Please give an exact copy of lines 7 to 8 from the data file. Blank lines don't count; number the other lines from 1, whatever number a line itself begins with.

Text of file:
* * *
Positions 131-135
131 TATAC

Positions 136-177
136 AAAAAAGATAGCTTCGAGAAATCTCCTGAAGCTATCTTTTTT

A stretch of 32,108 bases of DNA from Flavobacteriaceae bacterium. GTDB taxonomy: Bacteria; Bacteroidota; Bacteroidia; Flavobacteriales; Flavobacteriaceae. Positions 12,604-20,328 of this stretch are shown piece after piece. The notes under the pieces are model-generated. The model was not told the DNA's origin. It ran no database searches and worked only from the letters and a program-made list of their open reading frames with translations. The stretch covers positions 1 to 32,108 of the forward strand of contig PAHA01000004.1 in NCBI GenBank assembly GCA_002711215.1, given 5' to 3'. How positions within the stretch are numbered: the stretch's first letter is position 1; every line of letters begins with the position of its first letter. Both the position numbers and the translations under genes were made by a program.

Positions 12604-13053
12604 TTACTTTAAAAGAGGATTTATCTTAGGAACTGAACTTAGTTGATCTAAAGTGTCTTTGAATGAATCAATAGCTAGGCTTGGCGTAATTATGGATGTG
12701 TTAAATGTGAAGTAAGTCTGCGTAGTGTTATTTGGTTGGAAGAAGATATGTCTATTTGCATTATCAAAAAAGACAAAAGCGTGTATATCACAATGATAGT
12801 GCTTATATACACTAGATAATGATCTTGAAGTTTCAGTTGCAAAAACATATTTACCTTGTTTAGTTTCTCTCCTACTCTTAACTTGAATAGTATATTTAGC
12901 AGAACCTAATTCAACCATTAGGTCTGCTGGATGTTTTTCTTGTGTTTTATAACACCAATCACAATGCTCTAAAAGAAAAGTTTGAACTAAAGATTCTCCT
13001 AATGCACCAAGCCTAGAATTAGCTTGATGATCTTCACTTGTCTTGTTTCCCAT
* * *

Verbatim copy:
12604 TTACTTTAAAAGAGGATTTATCTTAGGAACTGAACTTAGTTGATCTAAAGTGTCTTTGAATGAATCAATAGCTAGGCTTGGCGTAATTATGGATGTG
12701 TTAAATGTGAAGTAAGTCTGCGTAGTGTTATTTGGTTGGAAGAAGATATGTCTATTTGCATTATCAAAAAAGACAAAAGCGTGTATATCACAATGATAGT